4. Slowly pour the water into the press until your scale reads around 800 grams or until the mass of coffee grinds and water is near the top of the press.
  5. Wait until 1 minute elapses on the timer then vigorously stir with your stirring device.
  6. Top off the water to come to 1000 grams (or as close as you can without risking spillage).
  7. Place the top on the press and wait for 4 minutes to elapse. At that time, slowly press the plunger and pour immediately.
  8. The plunger should not be difficult to press. If it is, the coffee is probably too finely ground or the plunger screen needs to be cleaned.
Variables: Coffee, coffee quantity, coffee grind coarseness, water quantity, water temperature and brew time.

Brewing with a Clever Dripper is an incredibly rewarding experience. A Clever brews like a French press with a paper filter. This method affords the user total control of every meaningful variable associated with brewing. We use the same ratios as with a French press and grind to the same coarseness and brew for the same amount of time. The benefit of a Clever Dripper over a French press is the ability to use finer coffee for a shorter period of time. If a French press is ground too fine, it becomes virtually impossible to press. With a Clever, we have the ability to play with brew times and grind coarseness. This opens up a whole new dimension for refining the way we approach any given coffee.

Because we use paper filters, some people prefer to rinse the filter before brewing. This can be accomplished without much fanfare by simply pouring hot water into the dripper while saturating the filter. Empty the water from the dripper, then load with freshly ground coffee and fill to the desired (hopefully pre-measured) amount. We like to cover the dripper to preserve the temperature while brewing. Like a French press, we give the slurry a dynamic stir at about 1 minute into the brewing process. After that, we place the cover back over the top and wait until our timer goes off. Simply placing the dripper over a cup or the vessel of your choice will depress the value and allow the coffee to flow and be enjoyed.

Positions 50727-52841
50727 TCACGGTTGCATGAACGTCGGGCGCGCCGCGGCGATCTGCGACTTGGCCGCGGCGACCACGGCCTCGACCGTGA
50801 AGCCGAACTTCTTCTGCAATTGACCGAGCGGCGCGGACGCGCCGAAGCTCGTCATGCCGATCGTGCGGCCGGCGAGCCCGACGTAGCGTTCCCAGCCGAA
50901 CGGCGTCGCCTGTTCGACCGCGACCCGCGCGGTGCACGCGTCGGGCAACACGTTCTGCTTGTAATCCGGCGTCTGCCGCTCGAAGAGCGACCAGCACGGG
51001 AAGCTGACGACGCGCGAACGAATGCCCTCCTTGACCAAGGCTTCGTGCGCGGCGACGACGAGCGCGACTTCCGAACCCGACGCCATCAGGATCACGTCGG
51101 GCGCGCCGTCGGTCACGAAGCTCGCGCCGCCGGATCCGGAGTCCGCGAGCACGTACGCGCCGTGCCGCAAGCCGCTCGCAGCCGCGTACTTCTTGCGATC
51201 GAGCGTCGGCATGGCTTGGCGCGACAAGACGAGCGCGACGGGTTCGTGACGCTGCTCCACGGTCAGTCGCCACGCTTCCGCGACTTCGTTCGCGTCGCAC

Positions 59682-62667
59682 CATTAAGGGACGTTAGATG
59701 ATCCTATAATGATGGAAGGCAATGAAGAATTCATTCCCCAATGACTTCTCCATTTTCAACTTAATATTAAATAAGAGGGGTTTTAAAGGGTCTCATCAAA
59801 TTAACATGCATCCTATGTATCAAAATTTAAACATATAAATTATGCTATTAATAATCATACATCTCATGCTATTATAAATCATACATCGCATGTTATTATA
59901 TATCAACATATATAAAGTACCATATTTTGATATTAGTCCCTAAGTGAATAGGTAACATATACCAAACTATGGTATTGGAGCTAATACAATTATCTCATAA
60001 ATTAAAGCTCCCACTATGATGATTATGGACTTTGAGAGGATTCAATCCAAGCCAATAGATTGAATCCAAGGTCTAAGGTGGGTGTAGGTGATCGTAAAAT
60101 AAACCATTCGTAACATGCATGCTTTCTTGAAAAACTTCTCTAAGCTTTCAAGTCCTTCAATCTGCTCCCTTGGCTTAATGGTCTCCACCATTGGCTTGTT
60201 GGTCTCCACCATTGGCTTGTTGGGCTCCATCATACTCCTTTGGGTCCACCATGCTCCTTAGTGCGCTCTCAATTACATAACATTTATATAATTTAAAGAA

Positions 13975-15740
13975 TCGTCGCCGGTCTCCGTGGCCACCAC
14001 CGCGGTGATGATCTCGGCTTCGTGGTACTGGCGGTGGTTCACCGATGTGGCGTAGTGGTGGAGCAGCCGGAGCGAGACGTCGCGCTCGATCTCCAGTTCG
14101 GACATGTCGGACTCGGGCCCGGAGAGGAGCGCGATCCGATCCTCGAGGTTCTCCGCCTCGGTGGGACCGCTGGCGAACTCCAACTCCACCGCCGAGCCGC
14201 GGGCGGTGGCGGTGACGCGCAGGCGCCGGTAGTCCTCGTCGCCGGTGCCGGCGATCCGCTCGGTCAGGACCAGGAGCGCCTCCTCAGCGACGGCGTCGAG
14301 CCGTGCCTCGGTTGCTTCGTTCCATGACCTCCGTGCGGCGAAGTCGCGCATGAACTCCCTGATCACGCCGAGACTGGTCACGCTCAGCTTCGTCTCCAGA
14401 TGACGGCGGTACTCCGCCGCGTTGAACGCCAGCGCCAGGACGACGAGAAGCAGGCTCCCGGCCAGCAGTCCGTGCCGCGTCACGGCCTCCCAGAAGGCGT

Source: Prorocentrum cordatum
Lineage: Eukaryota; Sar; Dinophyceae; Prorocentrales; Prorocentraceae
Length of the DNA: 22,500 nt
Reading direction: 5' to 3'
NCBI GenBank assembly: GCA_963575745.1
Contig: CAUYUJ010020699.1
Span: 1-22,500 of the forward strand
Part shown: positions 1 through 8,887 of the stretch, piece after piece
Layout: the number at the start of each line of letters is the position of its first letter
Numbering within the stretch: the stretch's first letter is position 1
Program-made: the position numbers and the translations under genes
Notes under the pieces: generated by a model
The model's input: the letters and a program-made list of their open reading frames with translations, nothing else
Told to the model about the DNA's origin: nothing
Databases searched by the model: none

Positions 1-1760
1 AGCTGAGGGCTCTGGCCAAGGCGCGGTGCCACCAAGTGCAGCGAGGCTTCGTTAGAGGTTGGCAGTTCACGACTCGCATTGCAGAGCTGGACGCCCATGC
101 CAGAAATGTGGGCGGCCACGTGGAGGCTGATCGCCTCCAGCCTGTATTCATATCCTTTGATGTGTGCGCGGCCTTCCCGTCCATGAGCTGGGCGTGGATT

Variables: Coffee, coffee quantity, coffee grind coarseness, tamp pressure, brew quantity, brew water temperature and brew time.

Unlike the other coffee making methods, espresso requires a lot of practice to consistently produce great results. It is a craft and simply following a recipe will not be enough. Additionally, the cost of entry is quite high with lower quality home machines starting at $400 and low end grinders starting around $150. The most important aspect of making good espresso is recognizing the differences when variables are changed. This sort of understanding can only come with experience. This topic is discussed at incredible lengths with impressive fervor all over the internet. A few places to look are: www.home-barista.com, www.coffeegeek.com and www.jimseven.com. It is important to understand that much dogma resides in the minds of many and few are truly open to new ideas. This openness is what leads to true discovery in the world of coffee.

A full dissertation on espresso is outside the scope of this article however we would like to go over a methodology that we believe will result in successful espresso making. Careful attention to detail and controlling the variable changes while systematically noting the differences in the cup will ultimately lead one to become a keen observer of what works and what doesn't. This can be done as follows:

  • Measure everything carefully - weights, volumes and times are the low hanging fruit. Temperature is easily as important but more difficult to manage. Finally, color and taste should always be evaluated but measuring them in a repeatable fashion is a huge challenge
  • Taste every shot. In the beginning, understanding the taste difference when the shot takes 8 seconds versus a shot taking 30 seconds is paramount to making decisions that affect how to present a particular coffee. This is true for other variables as well. Taste the good, taste the bad.
  • Practice technique. Dosing in the portafilter, dressing the puck, tamping... all of these come with time. The more you practice the better you will be.
  • Make changes deliberately. If you change every variable with each shot, you will not be able to determine which variable made the difference you noted.
  • Find a local haute that makes a great coffee that you like and can access for your home trials. This will help you set a goal to reaching espresso nirvana and give you a baseline for understanding the taste difference between what you are doing and what they are doing.
  • Finally, don’t give up. Seek out others in the coffee community for assistance. Most coffee folk are great folk willing to help a fellow aficionado. Look for coffee events in your area and even become friends with a barista or two.